How Single Parent Households Affect Children
In today’s day and age, single parent families are no longer viewed as non-traditional families since they are all around us. According to the US Census Bureau, approximately 30 percent of American families are headed by only one parent. There were over 12 million single-parent households in the US in 2000.
The percentage of children living with two parents has been declining among all racial and ethnic groups. 22 million children in the US go home to one parent and approximately 83 percent of these parents are moms. While single mom homes are more common, the number of single fathers has also been growing by 60 percent during the last ten years.
With respect to custodial parents, data shows that 85 percent are mothers while 15 percent are fathers. In addition, nearly 50 percent of children who live with their mother do not see their father on a regular basis two years after the breakup of their family.
As the number of single-parent families increase, it has become important to analyze the effect of such households on children. There is no doubt that single-parent households face significant challenges, both for the parent and the child, but that does not mean that such families cannot thrive and function well in society.
Among children who live with one parent, approximately 38 percent live with a divorced parent; 35 percent with a never-married parent, 19 percent with a separated parent, 4 percent with a widowed parent and 4 percent with a parent whose spouse lived elsewhere.
It is important to first understand a few basic factors about the single-parent household. A single parent refers to a parent who has one or more than one child and who is not living with the children’s other parent.
Varied research shows that children in single-parent homes fare worse than those with two parents. There is a prevalence of lower birth-rates and higher death rates among infants in one-parent homes. The number of children aged 15 to 17 years in school and in good health is much lower in children from single-parent homes as compared to two-parent homes. The number of children becoming pregnant at these ages is also increasing.
In addition, children who have gone through a divorce are more likely to suffer from depression, emotional stress and difficulties in school. Adolescents from single parent families were found to be three times more likely to be depressed than those living with two parents. Criminal activity is also more associated with single parent homes. Children from single-parent households account for 72% of teenage murderers and 60% rape crimes. Children from single-parent homes are eleven times more likely to exhibit violent behavior.
This does not mean that problems found in single-parent homes are because of the parent who raises the children. It can be related to things other than single parenting. Single-parent households are generally less well-off financially and this may be a major reason for family problems. Low income families face issues of lower education levels and lower economic achievement which can often leave the child feeling lonely and isolated. Also, children in single-parent households are generally less supervised and there is also less communication between the child and the parent.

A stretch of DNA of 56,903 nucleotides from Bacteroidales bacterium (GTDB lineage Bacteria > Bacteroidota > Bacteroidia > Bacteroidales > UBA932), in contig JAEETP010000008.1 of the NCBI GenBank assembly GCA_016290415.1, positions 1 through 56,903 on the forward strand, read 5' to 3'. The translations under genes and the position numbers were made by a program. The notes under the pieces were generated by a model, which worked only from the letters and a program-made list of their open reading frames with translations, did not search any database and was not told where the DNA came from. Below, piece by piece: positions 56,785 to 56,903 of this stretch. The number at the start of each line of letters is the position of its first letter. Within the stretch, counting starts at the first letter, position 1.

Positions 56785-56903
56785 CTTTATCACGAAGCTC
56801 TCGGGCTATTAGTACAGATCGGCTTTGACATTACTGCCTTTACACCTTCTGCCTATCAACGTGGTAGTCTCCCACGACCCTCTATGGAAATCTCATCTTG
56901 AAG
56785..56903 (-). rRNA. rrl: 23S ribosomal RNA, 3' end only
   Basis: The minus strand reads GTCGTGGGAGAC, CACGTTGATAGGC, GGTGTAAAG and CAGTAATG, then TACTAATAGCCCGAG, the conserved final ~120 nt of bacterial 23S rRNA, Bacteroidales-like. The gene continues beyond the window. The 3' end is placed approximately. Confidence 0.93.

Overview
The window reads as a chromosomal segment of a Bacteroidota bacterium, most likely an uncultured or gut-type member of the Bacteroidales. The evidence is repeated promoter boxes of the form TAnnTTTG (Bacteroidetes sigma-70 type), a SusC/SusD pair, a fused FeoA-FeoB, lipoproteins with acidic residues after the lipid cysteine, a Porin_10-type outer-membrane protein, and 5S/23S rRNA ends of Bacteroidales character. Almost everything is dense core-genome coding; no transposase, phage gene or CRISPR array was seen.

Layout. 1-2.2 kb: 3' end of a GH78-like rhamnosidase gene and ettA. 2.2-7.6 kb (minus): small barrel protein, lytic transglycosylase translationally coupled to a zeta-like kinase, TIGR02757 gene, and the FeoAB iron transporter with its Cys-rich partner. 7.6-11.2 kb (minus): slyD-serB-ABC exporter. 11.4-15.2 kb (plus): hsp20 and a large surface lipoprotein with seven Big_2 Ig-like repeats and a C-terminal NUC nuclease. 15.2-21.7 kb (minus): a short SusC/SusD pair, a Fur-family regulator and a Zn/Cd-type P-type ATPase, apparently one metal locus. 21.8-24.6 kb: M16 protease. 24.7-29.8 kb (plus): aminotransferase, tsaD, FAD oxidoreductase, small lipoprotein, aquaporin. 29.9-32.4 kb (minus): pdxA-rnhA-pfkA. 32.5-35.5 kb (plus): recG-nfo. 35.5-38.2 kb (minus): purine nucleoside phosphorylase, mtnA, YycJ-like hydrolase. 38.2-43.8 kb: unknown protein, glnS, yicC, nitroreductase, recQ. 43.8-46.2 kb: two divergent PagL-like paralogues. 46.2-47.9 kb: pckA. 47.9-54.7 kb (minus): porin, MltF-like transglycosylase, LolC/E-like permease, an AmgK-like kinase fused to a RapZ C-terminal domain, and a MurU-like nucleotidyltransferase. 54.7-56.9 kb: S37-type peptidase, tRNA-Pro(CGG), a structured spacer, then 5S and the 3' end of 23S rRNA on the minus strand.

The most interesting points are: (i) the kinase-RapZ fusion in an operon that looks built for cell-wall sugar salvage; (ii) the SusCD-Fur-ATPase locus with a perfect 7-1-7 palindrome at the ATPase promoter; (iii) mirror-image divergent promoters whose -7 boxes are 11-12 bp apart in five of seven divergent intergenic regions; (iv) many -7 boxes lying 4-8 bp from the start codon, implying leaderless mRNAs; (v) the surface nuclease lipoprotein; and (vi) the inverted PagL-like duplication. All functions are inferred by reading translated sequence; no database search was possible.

As already mentioned, single-mother households are the most common types of one parent family. Compared to single fathers, single mothers face different challenges. Nearly 70% of single parent mothers live in poverty and earn less than $13,000 annually. They have a tough time providing for their families because they usually have lower paying jobs.
However, while women may face more financial issues, at the same time, they are more nurturing and demonstrate their love through hugging, showing affection and by telling them how much they love them. Also, as compared to men, women have an extensive support system and are closer to their friends and family. On the flip side, single motherhood is tough because women make less money and have to work longer hours leaving them with less for their children.
Single father households also face unique challenges. Men may have better positions in the workforce with higher salaries and usually have less economic issues but fathers do not communicate as well with their children as mothers. That is why children from single-father households are more likely to use marijuana and other illicit drugs; they are also more likely to drink and have sex at an earlier age. The perception that fathers are stricter than mothers is not really true since statistics show that they are less disciplinary than single mothers. However, fathers can be a great influence on their child and sons often learn to be good fathers by watching their own father.
In order to fare better, single mothers and fathers should make use of many resources and information that is available to assist struggling parents. There are organizations such as Parents Without Partners and Solo Parenting Alliance that offer various programs, educational, family and recreational activities. Parentsplace is a website that hosts a number of sites that provide information and chat with single parents.
Parents should use these programs because single-parenting can be very challenging and knowledge could help make a difference in how they fare in society.